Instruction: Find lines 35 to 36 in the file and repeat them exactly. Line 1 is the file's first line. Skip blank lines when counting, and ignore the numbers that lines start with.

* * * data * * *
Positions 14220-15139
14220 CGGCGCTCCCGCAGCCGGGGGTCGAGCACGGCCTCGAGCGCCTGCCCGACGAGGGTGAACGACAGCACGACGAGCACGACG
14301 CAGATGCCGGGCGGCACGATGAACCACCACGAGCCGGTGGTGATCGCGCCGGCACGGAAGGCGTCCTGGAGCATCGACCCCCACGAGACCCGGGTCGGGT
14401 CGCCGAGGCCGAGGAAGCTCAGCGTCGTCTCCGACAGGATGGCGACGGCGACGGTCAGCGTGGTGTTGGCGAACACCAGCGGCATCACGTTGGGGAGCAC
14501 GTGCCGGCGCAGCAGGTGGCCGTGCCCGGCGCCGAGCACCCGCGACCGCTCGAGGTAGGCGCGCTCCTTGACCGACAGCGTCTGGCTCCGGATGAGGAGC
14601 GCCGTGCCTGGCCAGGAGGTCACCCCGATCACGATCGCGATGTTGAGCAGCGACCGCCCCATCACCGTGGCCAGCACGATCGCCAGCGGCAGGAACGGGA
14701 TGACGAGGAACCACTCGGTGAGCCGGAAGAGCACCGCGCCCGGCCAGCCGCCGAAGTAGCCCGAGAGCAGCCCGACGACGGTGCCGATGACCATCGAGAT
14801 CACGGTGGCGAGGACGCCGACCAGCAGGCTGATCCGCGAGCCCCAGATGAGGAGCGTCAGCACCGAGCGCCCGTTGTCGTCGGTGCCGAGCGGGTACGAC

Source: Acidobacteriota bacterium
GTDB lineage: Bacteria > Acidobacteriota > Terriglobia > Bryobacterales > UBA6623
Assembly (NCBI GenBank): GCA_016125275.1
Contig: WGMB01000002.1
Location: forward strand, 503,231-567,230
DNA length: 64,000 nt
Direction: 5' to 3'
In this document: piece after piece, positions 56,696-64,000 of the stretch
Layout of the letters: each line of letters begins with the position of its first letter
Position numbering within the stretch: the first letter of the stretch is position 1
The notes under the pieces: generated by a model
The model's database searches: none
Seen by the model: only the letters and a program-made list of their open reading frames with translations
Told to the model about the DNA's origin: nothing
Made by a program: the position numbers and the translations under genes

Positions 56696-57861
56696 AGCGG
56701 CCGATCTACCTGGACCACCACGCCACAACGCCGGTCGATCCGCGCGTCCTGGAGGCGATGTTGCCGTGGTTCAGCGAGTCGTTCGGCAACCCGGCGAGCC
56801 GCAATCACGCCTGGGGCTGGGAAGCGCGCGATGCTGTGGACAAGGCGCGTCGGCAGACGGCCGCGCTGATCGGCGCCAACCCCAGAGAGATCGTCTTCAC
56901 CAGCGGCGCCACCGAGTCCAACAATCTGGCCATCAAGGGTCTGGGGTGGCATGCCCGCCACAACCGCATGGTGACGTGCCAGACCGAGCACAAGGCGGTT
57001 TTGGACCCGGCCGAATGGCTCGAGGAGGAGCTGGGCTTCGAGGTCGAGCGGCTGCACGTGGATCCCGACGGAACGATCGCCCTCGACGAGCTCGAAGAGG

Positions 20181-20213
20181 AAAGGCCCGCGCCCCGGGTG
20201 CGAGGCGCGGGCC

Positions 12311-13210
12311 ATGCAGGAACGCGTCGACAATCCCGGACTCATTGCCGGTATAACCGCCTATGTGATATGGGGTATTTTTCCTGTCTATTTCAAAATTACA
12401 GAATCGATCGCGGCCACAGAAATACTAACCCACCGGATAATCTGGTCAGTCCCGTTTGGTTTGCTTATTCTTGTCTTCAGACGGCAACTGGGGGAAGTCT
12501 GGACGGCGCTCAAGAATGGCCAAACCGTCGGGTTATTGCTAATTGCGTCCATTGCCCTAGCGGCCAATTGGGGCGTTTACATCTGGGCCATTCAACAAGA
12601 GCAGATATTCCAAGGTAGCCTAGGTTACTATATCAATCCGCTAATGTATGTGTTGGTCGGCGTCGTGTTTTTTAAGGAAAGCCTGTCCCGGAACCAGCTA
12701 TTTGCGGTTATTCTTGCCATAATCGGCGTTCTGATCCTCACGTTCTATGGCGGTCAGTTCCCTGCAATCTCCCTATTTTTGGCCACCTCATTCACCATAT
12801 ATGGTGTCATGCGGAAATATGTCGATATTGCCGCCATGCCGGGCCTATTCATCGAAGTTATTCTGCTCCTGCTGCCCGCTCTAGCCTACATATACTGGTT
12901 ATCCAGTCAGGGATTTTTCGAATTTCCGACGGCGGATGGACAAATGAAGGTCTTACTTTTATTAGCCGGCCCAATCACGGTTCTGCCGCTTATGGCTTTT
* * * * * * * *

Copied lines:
12401 GAATCGATCGCGGCCACAGAAATACTAACCCACCGGATAATCTGGTCAGTCCCGTTTGGTTTGCTTATTCTTGTCTTCAGACGGCAACTGGGGGAAGTCT
12501 GGACGGCGCTCAAGAATGGCCAAACCGTCGGGTTATTGCTAATTGCGTCCATTGCCCTAGCGGCCAATTGGGGCGTTTACATCTGGGCCATTCAACAAGA